There are simple ways to protect hair from chlorine, sun

July 03, 2005|By Katherine Heine | Katherine Heine,NEW YORK TIMES NEWS SERVICE

The summers of Christi Nichols' youth rarely passed without her soft, platinum blond hair turning into a green-tinted mop.

Chlorine damage from hours at the pool and excessive sun exposure can transform healthy hair into a brittle, filmy mess that may last for months. While damage is more apparent in those with blond hair, all hair types and colors take a beating during the hot, humid summer months.

"I remember when I was a little girl, we went out to the pool almost every day," Nichols said. "My hair would get green and slimy, and my mom would have to wash it in lemon juice to get the color back to normal."

Guy McCullough, owner of Salon Adeva in Waco, Texas, said that while salons offer corrective hair treatments, prevention is the most effective way to maintain healthy locks this summer.

Hair's dominant foe during the summer is the combination of chemicals lurking in pools, according to McCullough.

Repeated exposure to chlorine and other drying agents strips hair of its natural oils, causing split ends and dullness. Blond hair turns shades of gray or green, and color-treated or darker hair exudes a brassy hue, when chlorine mixes with copper and other heavy metals found in water.

Wearing a swim cap offers the most protection, but McCullough said using the right blend of high-quality preventive hair products is enough protection for you to avoid sporting a tacky swim cap.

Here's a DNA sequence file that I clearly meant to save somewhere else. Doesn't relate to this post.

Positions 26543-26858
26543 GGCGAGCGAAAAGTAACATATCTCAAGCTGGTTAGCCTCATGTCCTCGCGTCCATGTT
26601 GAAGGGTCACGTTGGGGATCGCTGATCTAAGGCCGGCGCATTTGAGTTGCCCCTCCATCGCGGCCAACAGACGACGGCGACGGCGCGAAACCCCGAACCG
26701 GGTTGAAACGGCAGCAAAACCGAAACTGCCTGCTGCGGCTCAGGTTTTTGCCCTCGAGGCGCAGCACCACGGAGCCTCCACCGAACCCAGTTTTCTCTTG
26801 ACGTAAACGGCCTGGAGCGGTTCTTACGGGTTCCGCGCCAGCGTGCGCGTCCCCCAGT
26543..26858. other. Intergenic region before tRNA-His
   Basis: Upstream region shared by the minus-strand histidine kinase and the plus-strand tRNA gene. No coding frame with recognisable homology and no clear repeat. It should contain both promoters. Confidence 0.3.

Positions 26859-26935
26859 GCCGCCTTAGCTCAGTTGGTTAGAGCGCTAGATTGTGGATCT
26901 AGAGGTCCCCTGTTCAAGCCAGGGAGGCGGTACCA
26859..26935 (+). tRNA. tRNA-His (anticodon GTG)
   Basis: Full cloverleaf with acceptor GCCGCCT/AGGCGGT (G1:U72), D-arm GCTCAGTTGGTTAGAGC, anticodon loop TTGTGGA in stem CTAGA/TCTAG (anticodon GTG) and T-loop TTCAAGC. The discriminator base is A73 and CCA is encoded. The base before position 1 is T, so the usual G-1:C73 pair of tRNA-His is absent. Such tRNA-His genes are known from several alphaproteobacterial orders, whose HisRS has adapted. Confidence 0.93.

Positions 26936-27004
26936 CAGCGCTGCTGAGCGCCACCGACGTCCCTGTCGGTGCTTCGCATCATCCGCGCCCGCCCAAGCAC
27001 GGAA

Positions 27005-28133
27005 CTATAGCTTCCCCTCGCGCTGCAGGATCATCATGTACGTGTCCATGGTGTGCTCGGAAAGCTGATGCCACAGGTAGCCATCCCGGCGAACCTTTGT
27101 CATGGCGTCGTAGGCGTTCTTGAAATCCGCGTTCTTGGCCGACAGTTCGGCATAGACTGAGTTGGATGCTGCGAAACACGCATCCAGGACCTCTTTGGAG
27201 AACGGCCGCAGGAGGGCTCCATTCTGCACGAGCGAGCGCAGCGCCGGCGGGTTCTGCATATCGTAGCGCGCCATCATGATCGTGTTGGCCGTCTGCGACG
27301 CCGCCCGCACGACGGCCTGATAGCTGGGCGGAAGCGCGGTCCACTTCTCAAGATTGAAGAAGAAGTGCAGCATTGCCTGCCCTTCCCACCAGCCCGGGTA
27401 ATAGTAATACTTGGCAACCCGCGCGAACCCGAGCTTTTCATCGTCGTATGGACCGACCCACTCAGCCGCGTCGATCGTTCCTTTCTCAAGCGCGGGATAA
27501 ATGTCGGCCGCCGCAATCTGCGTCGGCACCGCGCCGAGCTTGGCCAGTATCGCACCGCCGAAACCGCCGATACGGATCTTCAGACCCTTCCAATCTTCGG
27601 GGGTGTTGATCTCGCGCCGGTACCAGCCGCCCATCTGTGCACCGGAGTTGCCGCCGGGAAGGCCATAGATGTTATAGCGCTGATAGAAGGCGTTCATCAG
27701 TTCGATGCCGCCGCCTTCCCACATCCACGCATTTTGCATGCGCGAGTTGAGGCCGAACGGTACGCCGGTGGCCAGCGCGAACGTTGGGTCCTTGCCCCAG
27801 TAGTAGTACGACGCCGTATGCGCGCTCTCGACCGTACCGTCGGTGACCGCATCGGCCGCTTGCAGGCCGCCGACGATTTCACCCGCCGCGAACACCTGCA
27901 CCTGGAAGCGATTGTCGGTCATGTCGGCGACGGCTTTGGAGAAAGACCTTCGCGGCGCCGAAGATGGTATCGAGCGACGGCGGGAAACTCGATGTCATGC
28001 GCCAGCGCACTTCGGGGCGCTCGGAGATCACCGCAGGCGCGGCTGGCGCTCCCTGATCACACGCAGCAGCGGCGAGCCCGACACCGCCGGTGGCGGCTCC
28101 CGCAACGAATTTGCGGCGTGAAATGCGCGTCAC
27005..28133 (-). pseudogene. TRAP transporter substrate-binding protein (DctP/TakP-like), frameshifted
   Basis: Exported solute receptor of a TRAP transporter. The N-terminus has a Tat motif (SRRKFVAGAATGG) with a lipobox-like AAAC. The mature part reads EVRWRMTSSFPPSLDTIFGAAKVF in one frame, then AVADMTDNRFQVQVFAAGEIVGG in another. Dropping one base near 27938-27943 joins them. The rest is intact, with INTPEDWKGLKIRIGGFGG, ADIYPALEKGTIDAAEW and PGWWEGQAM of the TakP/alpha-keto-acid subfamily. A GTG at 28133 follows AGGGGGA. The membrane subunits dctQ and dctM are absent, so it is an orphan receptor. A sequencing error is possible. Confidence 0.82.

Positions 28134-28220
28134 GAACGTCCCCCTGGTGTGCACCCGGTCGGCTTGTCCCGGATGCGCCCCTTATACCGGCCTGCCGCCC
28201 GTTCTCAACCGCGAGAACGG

He suggests swimmers rinse their hair before and immediately after taking a dip to prevent chlorine from taking hold. Applying a deep conditioner to hair before diving in also prevents the harsh chemical from absorbing into hair.

"What a lot of people don't know is that chlorine only really becomes a problem when people let it dry in their hair," McCullough said. "It is when you swim for 30 minutes, then lay out for an hour, that [chlorine attaches to hair and] it becomes dried out."

Mahisha Dellinger, president of CURLS, a line of hair-care products developed for multiracial women, recommends that black women avoid such products as hair spray or mousse, which can dehydrate hair further. Instead, choose a finishing lotion to protect against pool chemicals.

"We [blacks] use a lot of oils in our hair, so that keeps our hair moisturized," said J.B. Alexander, owner of Braids and Fades in Waco. "People just need to make sure they wash their hair after they get out of the pool and keep putting oils in their hair."

The sun and other environmental factors, such as wind and sand, are often overlooked as threats to hair's natural sheen. But UV rays, humidity and sand strip hair of essential proteins.

"Water naturally occurs in the hair, and when it is humid and hot outside, it creates a hydrogen peroxide-like effect on your hair," McCullough said. "Color-treated hair fades quickly and all hair types become extremely fragile from drying out. The good thing, though, is that we have many products that sunscreen the hair and keep color, treated or not, from fading."

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